Abu Dis, Container (Wadi Nar), Ras Abu Sbitan (Olive Terminal), Sheikh Saed, Tue 6.7.10, Morning

Michaela R., Anat T. (reporting)

Sheikh Saed

The checkpoint is peaceful. On the way there we met the charming teacher, Mai, who reminds us that two machsom watch women, Yael Y. and Netta A., have been lecturing to a group of American women , guests of her lobby on behalf of the women of Jabel Mukhaber. 

We were unable to get reliable information about whether cars will crossing through Sheikh Saed or through

Sawaharra.  At the checkpoint they claim they will open at Sheikh Saed, but the residents claim that only a small number of them have received permits to cross with their cars at Sawaharra.  We began inquiries with the DCO Envelope, and will report later.

7: 15  Silwan

There is no checkpoint, and we don't stop.

8:00  Zeitim Crossing

Again the metal detector in position 2 beeps at all our little metal objects.  Next week we will check all the other detectors. 

During our visit we complained about a female soldier who never stopped screaming at people in position 3 (the entry to the DCO).  The new commander responded immediately to our phone call and promised to check and reprimand.  We inquired about a machine to refresh biometric prints, and about the hassle of obtaining magnetic cards at the Jericho DCO -- and were told that these matters are under consideration.

8:30  Wadi Nar

We drove through Al-Ezariya and the new road, "a gift to the Palestinian people from the American people."  A wonderful road.  With such a good alternative, it seems unlikely that the Kedar road will be opened to Palestinian traffic.  The only bad part is the climb to Wadi Nar -- too narrow and unsafe.  We wonder if the American people will do anything about it.  The good news, reported by Tz., the very friendly DCO Envelope officer at the checkpoint, is that for the last week Israeli Arabs have been allowed to cross through Wadi Nar to the West Bank.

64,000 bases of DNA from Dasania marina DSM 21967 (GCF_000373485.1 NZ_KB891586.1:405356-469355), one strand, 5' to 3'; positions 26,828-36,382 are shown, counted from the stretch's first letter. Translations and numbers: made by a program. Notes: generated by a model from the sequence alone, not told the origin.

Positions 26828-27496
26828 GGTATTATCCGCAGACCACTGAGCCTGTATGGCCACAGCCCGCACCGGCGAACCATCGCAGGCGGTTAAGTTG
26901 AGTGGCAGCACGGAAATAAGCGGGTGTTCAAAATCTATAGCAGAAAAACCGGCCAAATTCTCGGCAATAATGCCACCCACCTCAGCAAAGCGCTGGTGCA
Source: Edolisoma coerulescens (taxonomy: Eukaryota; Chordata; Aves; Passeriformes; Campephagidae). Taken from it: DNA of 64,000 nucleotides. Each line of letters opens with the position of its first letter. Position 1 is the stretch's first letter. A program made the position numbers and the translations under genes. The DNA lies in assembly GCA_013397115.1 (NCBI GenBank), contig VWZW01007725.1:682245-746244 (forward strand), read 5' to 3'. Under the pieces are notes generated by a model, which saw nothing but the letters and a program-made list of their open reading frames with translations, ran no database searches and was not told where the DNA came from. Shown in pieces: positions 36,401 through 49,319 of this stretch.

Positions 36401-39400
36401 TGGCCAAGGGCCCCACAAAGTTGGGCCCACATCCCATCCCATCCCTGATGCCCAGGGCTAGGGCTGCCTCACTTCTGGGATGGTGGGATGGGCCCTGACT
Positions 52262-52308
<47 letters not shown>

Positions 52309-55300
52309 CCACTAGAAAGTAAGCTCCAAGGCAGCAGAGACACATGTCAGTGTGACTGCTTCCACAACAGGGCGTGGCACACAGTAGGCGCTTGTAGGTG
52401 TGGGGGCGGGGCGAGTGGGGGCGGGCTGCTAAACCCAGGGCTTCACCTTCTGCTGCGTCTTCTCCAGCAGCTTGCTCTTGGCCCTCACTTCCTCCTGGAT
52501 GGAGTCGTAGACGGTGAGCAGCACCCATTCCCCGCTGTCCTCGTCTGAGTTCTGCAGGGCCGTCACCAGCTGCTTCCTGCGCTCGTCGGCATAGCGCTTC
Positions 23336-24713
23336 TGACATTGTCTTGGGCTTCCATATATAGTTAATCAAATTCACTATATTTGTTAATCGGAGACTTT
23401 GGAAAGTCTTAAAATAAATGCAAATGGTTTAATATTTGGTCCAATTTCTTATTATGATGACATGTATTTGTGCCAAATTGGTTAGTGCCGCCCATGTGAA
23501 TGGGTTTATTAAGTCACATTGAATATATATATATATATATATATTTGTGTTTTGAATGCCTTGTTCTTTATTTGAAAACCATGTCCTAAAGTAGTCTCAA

Like the rest of the DCO officers, he too circulates between the checkpoints, and can be called upon for help.

9:00  Sheikh Jarrah

We were glad to return to the tent in the yard of the Kurd family.  An active group of neighbourhood children are supervised by a group of volunteers; Salah (a resident of the street) and Maisoon (wife of the the demonstrator Nasser) are busy with this "summer camp."

Salah tells us that he and some others decided to keep the children  busy and off the streets where they used to play freely, because the settlers don't hesitate to beat the children.  We were very glad to learn of this initiative, and inquired about the program.  As expected, the means at their disposal are very scant: a day trip to Silwan, the persecuted sister neighbourhood, and another day of a drumming workshop for the children run by the "Samba" drummers.
A suggestion: Are there women prepared to contribute time or money to enrich the Sheikh Jarrah "summer camp" with other activities such as a visit to the Zoo?  Any other ideas?  I have asked Tzvia Shapira about a day at the beach.